6/21/2018

1923 Gibson TB-Jr Tenor Banjo (Banjo-Uke Setup)




A customer of mine was initially looking for a concert banjo uke and after back-and-forthing about what he was sort-of after and sending long lists of eBay and Reverb ads for him to check-out, he grabbed this lovely old, lived-in Gibson TB-Jr (tenor banjo junior model) and had it sent here for sprucing-up. I'm a fan of these trap-door Gibsons because they're a little more compact and woody-sounding than a lot of tenor banjos and they work very well as adaptations to "baritone banjo ukes" and have the benefit of factory geared tuners, too.

Work included a fret level/dress, cleaning, regluing one "ear" at the headstock, resoldering the string downpressure bar of the tailpiece, side dots install, fitting a new bridge, getting the coordinator rod working like it's supposed to (someone had mis-installed it at some point), replacing the "trap door latch" gizmo, and setting it up. I'm happy with the results and I have it strung in low-G GCEA uke tuning at the moment, though I've supplied the owner with strings to take it to high-G as well as a backup set, too. Said strings are Aquila Nylgut and their "regular/light" 5-string set.

Specs are: 19" scale, 1 1/8" nut width, 31/32" string spacing at the nut, 1 3/8" spacing at the bridge, 10 1/2" head, 2 7/8" depth. The neck is straight and action is dialed to 1/16" at the 12th fret, though coordinator rod adjustments (or a taller bridge -- this one is a standard 1/2" height) make it easy to dial it up or down. It's all-original except for my new trap door latch and the bridge.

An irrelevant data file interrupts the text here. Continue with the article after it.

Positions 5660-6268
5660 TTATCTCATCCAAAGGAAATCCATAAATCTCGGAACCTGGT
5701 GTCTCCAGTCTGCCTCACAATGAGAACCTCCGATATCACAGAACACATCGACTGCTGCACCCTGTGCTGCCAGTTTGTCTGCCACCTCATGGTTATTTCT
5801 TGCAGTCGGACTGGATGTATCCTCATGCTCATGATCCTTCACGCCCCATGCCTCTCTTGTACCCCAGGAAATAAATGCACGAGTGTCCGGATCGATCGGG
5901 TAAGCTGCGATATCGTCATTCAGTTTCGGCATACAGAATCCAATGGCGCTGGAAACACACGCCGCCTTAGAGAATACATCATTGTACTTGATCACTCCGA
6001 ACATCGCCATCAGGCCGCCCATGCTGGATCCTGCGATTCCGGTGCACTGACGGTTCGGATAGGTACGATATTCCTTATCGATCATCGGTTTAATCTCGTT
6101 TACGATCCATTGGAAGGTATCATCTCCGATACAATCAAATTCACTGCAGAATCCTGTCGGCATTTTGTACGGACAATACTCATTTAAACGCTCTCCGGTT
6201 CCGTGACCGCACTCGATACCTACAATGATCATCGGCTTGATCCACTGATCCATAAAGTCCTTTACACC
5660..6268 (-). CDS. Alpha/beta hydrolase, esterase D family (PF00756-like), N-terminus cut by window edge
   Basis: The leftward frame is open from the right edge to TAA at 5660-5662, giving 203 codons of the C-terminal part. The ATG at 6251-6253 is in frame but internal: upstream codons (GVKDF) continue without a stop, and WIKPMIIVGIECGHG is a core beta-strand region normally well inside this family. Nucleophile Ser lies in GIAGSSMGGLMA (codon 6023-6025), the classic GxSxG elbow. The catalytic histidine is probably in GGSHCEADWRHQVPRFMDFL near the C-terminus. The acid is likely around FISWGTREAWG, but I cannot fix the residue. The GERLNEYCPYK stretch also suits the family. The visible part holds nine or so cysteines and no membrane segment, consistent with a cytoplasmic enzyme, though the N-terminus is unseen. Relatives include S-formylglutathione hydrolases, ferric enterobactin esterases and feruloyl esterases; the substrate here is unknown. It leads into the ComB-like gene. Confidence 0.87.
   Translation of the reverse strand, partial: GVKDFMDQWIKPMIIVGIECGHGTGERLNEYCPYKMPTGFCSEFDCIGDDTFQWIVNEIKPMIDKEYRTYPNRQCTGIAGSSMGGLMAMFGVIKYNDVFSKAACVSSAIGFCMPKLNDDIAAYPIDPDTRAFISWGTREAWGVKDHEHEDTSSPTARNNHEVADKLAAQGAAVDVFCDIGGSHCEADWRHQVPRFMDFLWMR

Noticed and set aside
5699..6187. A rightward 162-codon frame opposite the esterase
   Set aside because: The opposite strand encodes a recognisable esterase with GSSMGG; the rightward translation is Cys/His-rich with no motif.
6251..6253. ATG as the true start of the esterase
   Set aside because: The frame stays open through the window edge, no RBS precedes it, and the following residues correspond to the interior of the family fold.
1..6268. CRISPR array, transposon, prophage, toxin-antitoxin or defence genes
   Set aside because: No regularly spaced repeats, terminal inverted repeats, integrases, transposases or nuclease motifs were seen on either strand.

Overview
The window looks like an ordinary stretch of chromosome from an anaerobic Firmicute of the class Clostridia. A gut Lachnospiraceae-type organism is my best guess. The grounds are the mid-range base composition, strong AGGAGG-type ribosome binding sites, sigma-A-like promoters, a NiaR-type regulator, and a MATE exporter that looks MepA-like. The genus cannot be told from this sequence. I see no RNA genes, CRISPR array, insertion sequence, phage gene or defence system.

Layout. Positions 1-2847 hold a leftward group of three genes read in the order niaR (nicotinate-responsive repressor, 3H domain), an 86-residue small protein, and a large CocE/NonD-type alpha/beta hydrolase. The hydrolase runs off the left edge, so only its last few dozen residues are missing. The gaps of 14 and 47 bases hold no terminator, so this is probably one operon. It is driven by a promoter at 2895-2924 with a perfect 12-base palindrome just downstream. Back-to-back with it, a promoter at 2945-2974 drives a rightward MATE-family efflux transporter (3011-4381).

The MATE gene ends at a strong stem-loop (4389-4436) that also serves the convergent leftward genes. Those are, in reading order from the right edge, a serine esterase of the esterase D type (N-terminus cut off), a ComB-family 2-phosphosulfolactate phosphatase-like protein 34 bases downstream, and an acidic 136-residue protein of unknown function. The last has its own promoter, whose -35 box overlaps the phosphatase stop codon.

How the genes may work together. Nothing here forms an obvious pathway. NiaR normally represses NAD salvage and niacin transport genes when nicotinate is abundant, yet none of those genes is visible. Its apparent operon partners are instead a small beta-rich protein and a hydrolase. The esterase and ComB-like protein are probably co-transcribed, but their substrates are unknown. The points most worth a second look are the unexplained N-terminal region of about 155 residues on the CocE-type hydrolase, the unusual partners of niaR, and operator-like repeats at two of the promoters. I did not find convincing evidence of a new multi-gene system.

Random micro-paint-speckles tell me this probably lived in a garage at some point!


This has pearl dots in the board. Said board is ebony and the neck seems to be maple.


Gotta love having an extension of the board!





Note the moved-over tuner screw at the bottom-right: the headstock "ear" on that side had separated due to the screwhole mount being located directly on its seam. Since installing the screw there again would just split the seam again down the road, I moved it over. Perhaps it's a crime, but it's a necessary one.


I love how much wear that neck has!



Hee's my ungainly, scrap-brass trap door latch gizmo. With it turned this way it has a "scissors-grip" to hold  the door away from the body via grabbing the coordinator rod. If you turn it the other way (after disengaging it and closing the door) it'll latch the resonator door shut.

I like the mellower sound in the "shut" position, but it can be nice to have the extra oomph with it open from time to time.



The factory order number places this at 1923.



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